First came Copper Onion. The New American restaurant revolutionized how Utahns thought about food—and how the food world thought about Utah. It put Salt Lake City, its chefs and its culinary scene on the gastronomic map, paving the way for a whole new range of restaurants serving world-class food.
Then came Copper Common. Part bar, part restaurant, Copper Common was a drinking establishment that filled a much-needed hole in Salt Lake City. Serving cocktails created by mixologists and bar food you actually want to eat, the Copper Onion offshoot was a success from the start.
And now, there’s Copper Kitchen, the newest member of the Copper-coated team created by chef and owner Ryan Lowder. Copper Kitchen, in Holladay, moves the dining scene outside of downtown Salt Lake City and serves a similar style of New American comfort foods like it’s oldest sibling. The menu has the same essence, the atmosphere the same attitude, just under a different (copper) roof in a different part of town.
Copper Kitchen sits in Holladay’s newly revamped area on 4600 South 2300 East neighboring the new Caputo’s, Taqueria 27, 3 Cups and not far from Provisions. This area is an oasis to southern Salt Lake City dwellers, who no longer have to trek all the way downtown just for a decent meal.
The copper ceiling and open kitchen with bar seating are reminiscent of its sister restaurant, but Copper Kitchen has cozy booths and plenty of parking—both welcome changes. But don’t be fooled; reservations are just as crucial as at Copper Onion.
House-cured olives and pickles ($4/each) top the snack part of the menu, along with charcuterie and cheese plates ($14/each). The cheese board was great to snack on while perusing the menu and picking a wine from their two-page list, expertly grouped by light, medium and full body. The duck croquettes ($7), with duck confit, cremini mushrooms and a tangy sweet orange aioli are a memorable start to the meal.
Full appetizers are dishes like the grilled octopus ($17) with celery, jalapeño and balsamic vinaigrette, was slightly spicy but the balsamic and jalapeños overpowered the flavor of the octopus, which is braised for 5 hours before being grilled over the wood stove. A medley of salads—beet with avocado (below, $9), pear with pine nuts and fennel ($10), Caesar with anchovy crumble ($7) and brussel sprouts with apples ($9)—and soups (chicken with roasted dumplings, $8, and french onion, $9) finish off the starter side of the menu.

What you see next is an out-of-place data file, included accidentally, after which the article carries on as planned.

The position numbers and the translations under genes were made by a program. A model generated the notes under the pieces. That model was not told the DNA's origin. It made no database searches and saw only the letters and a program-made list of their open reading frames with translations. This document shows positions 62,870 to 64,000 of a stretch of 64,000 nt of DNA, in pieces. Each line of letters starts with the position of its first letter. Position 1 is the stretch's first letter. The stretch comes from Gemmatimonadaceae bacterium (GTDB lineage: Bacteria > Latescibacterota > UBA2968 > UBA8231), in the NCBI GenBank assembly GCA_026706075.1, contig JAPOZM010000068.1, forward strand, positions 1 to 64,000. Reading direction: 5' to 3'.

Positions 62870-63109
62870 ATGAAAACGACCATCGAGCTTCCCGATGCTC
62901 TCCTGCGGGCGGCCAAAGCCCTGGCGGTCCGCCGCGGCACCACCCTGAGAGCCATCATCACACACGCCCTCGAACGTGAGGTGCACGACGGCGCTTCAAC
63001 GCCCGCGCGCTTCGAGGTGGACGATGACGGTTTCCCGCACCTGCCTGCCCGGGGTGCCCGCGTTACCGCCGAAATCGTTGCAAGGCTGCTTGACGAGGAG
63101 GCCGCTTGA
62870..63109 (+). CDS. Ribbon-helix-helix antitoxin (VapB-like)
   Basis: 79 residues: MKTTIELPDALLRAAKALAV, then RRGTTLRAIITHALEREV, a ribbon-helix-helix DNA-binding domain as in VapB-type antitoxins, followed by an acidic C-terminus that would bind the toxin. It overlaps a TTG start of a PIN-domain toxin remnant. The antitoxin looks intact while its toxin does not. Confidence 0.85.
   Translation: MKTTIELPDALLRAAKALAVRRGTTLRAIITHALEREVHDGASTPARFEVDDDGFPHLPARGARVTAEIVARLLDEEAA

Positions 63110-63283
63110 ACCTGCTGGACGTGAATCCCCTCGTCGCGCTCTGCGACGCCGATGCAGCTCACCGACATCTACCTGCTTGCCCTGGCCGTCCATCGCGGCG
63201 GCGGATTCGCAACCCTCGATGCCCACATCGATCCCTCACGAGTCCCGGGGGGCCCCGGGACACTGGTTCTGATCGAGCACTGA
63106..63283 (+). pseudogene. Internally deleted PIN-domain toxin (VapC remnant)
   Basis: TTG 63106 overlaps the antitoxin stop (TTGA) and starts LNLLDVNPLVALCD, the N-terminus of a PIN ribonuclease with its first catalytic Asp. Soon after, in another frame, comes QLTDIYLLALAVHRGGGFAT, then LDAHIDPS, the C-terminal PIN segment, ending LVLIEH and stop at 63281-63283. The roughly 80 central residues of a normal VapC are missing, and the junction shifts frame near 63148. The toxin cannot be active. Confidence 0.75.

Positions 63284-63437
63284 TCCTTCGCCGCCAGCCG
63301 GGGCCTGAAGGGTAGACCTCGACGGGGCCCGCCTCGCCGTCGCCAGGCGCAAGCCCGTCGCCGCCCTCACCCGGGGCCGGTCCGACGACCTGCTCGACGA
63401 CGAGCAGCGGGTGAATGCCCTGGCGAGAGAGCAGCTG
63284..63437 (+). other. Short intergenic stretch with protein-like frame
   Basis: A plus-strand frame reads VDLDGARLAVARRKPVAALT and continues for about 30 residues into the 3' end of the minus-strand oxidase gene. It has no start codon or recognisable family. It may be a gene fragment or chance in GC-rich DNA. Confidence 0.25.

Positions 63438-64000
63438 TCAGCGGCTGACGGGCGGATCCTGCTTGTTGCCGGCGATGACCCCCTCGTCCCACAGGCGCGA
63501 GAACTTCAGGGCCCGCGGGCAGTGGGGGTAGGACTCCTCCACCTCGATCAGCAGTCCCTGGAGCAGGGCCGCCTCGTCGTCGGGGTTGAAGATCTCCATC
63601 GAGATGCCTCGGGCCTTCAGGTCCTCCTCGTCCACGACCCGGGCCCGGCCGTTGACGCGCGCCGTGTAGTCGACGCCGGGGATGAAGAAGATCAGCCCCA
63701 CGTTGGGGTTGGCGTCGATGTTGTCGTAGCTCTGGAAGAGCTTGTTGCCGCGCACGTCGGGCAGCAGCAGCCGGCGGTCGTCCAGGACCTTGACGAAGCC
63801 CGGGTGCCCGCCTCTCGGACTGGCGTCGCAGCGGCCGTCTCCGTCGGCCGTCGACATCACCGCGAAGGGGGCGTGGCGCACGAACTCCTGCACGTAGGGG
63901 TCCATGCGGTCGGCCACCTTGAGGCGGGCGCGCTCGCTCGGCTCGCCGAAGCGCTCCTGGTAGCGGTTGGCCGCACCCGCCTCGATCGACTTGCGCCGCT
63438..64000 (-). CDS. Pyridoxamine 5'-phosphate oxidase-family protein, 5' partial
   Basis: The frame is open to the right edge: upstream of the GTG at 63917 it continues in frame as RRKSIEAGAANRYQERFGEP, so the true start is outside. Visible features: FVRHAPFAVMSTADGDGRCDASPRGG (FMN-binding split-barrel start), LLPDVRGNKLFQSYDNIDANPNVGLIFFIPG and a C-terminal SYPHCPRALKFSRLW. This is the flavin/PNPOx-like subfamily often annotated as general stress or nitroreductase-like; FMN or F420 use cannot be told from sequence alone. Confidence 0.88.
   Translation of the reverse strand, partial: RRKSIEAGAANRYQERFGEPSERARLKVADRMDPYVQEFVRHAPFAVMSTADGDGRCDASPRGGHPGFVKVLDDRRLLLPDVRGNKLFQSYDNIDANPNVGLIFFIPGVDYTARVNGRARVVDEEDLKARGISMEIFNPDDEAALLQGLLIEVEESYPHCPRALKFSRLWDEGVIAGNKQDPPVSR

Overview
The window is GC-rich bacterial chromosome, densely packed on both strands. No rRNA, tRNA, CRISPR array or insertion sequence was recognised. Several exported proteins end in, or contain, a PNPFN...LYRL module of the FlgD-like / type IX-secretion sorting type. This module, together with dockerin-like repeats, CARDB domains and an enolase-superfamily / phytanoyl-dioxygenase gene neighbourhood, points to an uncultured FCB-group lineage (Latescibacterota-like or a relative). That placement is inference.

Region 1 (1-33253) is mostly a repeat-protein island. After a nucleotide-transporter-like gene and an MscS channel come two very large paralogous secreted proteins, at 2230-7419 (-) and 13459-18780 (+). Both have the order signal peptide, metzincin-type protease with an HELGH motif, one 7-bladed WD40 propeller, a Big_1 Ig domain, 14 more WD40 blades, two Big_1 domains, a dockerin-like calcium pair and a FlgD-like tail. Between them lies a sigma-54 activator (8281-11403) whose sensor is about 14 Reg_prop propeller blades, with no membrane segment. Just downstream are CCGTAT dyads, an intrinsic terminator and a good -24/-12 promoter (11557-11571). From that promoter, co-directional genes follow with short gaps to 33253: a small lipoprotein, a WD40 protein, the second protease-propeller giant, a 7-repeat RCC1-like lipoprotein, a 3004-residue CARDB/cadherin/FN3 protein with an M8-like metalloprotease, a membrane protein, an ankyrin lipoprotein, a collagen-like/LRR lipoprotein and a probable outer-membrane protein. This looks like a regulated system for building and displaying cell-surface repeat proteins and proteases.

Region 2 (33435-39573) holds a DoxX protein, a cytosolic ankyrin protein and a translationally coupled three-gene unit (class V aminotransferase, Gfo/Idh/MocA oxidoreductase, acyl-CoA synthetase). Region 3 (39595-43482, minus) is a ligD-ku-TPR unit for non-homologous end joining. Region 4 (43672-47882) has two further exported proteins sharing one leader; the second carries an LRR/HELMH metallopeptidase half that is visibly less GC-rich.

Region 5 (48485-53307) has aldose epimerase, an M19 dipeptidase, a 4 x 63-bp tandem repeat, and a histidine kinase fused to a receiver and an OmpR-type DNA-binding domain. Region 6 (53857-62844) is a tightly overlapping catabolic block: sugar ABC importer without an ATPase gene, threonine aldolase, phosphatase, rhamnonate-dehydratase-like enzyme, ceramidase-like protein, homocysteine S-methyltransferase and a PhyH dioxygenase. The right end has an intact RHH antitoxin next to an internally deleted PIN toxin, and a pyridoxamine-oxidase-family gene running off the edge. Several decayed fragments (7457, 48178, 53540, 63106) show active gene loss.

The beet salad ($9) is a refreshingly light option, with perfectly cooked beets (not too soft, not too hard), avocados and salty, crunchy toasted pistachios on a pillow of whipped ricotta. The well-balanced salad was a definite hit.
The bresaola baguette (pictured at top, $12), was another enjoyable starter; slices of bresaola-topped bread with delicately spicy horseradish served with a side of greens in a salty truffle vinaigrette.
The entrees include a small set of offerings covering all the basics :: chicken, steak, pork, fish and lamb. Mary’s Chicken ($24) was one of the favorites with both grilled and fried versions, served with root vegetables in a mustard vinaigrette.
The lamb shank ($29) was more of a hit than a miss, with the celery salad a little too mayonnaise-heavy for my taste and distracting from the perfectly-cooked lamb flavor.
The beef bourguignon ($21) was another well-loved dish, pairing perfectly with the pork belly batons, beautiful house-made pappardelle pasta and creamy mustard sauce. It was a well-balanced, savory winter dish with bold notes of garlic and shallots. The special, pork belly with clams ($18), had a delicious jus but was otherwise a little off-balance.
The snake river pork chop (one of the night’s specials, $23) was an outstanding dish. The candied pork (yes, really) with a sweet crispy edge was served with barley, sofrito, bacon jam and cremini and shiitake mushrooms. Oh my, was it amazing.
Desserts include a small selection of finales ranging from light (cheese board, $14) to rich (chocolate peppermint torte, $7) to extravagant (maple spice ice cream sundae with grilled bananas, $8) to satisfyingly simple (cheesecake with white honey, below, $7). The cheesecake was surprisingly light (the waiter explained it was whipped) and not too sweet, with just the white honey drizzle on top.
Copper Kitchen fills an empty hole in the southern end of Salt Lake City, serving outstanding home-cooked foods. Some dishes had a few kinks, but I’m confident they will be straightened out (and then some) with time.
Go to Copper Kitchen for :: a casual but creatively delicious meal with all the flair of downtown except the drive. Notes :: Open Sunday-Thursday 5-9 pm, Friday and Saturday 5-10 pm. Brunch is served Saturday and Sunday 10:30 am – 3 pm. Reservations are available online here. Free parking is available in the underground garage.